Note: When creating VPC Endpoint, a new route is generated in the associated subnets’ route tables. The new route contains the regional prefix list of S3 service as a destination and the VPC endpoint Id as a Target. You can filter by region/service:” S3” in Amazon IP ranges JSON file to find the CIDR blocks behind the entries of the prefix list.
Second Use Case (Serverless Architecture)
Serverless Architecture does not mean there are no networking aspects 🙂
For this use case, I will try to show you how to apply networking aspects and VPC Endpoints in particular in an example of Serverless Architecture.
Let’s assume we have a typical data serverless architecture, with AWS Lambda for ingestion from 3 external APIs triggered via Amazon EventBridge every hour. The data ingested is cleaned and prepared by Lambda and pushed into S3 Bucket. Then, AWS Glue comes to extract data from S3 Bucket, transform it following specific business rules, and load it into Aurora Serverless. (By the way, while writing this article AWS launches Amazon Aurora Serverless V2 which provides the ability to scale database workloads to hundreds of thousands of transactions in a fraction of a second)
As we can see, this data serverless architecture is well designed to describe the data flow between the data sources and the target database. Although, this architecture does not show the networking aspects behind the scenes.
If you create these resources without specifying a VPC, you will not have any control over your data in-transit !!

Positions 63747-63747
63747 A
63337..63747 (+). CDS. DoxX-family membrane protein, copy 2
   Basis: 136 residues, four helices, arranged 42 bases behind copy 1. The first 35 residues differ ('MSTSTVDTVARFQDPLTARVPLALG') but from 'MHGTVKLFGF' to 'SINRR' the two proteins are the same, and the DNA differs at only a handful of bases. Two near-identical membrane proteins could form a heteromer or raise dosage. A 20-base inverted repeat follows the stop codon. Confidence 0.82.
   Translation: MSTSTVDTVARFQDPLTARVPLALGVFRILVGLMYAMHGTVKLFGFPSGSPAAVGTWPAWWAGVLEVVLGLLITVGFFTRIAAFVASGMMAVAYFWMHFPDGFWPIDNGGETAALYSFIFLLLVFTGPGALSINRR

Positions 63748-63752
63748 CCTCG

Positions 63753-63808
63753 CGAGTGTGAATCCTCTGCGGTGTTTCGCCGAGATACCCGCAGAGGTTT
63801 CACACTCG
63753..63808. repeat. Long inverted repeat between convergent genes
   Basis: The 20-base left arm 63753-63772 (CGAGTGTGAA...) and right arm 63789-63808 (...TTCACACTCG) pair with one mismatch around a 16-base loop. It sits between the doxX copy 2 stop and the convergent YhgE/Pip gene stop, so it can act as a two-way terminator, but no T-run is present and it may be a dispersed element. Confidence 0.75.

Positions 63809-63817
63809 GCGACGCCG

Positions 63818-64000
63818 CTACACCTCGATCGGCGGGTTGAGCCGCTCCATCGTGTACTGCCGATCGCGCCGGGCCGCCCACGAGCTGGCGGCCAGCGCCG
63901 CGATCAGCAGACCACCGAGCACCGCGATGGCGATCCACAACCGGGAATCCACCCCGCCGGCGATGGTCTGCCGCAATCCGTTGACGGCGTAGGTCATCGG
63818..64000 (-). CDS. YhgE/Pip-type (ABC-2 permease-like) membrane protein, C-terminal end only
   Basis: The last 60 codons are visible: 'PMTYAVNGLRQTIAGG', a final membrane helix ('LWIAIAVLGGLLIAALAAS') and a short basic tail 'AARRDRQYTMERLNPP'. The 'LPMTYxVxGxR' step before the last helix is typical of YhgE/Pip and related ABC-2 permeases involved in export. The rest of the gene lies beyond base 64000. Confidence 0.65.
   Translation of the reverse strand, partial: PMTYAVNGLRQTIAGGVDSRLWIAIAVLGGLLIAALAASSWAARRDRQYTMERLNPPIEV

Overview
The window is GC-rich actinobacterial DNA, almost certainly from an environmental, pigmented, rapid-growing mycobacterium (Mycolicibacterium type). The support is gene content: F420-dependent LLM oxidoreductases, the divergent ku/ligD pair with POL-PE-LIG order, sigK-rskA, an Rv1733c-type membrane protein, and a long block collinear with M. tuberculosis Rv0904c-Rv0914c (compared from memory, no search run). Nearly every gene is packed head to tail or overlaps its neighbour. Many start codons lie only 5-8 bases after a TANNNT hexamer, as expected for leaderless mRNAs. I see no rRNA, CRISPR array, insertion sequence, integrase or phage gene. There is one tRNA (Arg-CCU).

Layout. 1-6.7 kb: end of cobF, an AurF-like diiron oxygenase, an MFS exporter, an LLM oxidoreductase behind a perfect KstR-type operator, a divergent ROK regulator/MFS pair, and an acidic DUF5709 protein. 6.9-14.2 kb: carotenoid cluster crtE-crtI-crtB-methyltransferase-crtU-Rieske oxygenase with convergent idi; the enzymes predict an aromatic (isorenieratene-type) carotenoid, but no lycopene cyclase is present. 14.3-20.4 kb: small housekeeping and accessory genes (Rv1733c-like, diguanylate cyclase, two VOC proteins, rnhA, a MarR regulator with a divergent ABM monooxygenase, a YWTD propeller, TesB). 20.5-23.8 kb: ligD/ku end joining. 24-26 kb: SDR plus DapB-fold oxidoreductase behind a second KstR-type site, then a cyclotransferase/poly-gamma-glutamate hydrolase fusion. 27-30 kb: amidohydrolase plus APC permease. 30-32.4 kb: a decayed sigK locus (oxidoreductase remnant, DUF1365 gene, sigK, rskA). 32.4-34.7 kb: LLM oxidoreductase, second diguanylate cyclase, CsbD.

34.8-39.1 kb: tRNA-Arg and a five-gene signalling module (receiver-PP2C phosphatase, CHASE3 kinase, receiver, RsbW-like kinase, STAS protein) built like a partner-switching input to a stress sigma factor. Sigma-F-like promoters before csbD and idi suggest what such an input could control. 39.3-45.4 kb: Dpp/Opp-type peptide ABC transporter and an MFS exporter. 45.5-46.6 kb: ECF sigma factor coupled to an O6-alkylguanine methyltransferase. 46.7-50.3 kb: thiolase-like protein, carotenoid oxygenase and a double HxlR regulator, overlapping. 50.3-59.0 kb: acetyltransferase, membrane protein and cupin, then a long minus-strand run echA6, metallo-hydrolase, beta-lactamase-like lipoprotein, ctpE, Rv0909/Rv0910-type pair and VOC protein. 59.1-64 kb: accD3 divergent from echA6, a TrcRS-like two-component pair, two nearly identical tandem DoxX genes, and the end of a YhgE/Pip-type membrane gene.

As I said at the beginning of this article, the VPC endpoint is the entry point in your VPC that enables you to connect privately to a service. So, to secure communication between our VPC and the Serverless Services, we need to attach a VPC Endpoint for each service.
As a result, if we assume that we are managing sensitive data, we need to launch our Lambda function in a private subnet of our VPC and create the following VPC endpoints:
- Gateway endpoint for S3
- Interface endpoint for AWS Glue
- Interface endpoint for Aurora Serverless database
The diagram below shows the networking view of our data Serverless Architecture:
As a reminder, An interface endpoint is an elastic network interface with a private IP address from the IP address range of your subnet. It serves as an entry point for traffic destined to a supported AWS service or a VPC endpoint service.
Third Use Case (service powered by AWS PrivateLink)
For this use case and to illustrate how to connect to a third party service through AWS PrivateLink, I chose Datadog.
Datadog is an American monitoring service for cloud-scale applications, providing monitoring of servers, databases, tools, and services, through a SaaS-based data analytics platform.
I will not go deep about Datadog features. So let’s assume we need to push logs from a fleet of EC2 instances to Datadog via Datadog Agent and forward all logs in CloudWatch to Datadog.
To reach the Datadog URL endpoint, our logs need to cross the internet network. So we need to route logs traffic of instances in a private subnet to NAT Gateway and logs traffic of instances in a public subnet to Internet Gateway
And to forward logs in CloudWatch to Datadog, we need to use Lambda Forwarder feature (Documentation here)
The diagram below shows the implementation of these 2 scenarios in real world:
By using Datadog AWS PrivateLink like is illustrated in the diagram below, you can connect your VPC to Datadog url endpoint via VPC Endpoint, you can check the Datadog official documentation for instructions here. It means our logs traffic will not cross the internet network and the NAT Gateway processing charges will reduce dramatically.
Unfortunately, Datadog AWS PrivateLink exists only in the us-east-1 region for the moment.
Through these 3 different use cases, I tried to explain the role and the advantages of using VPC Endpoints, especially for Serverless architectures.
AWS recommends to follow the 5 pillars of Well-Architected Framework while you are designing architectures:
- Operational Excellence
- Performance Efficiency
- Cost Optimization
Following the 3 examples of this article, you can deduce that using VPC Endpoint is one of the best practices and it is 100% aligned with all the 5 pillars
thanks, very interesting 🙂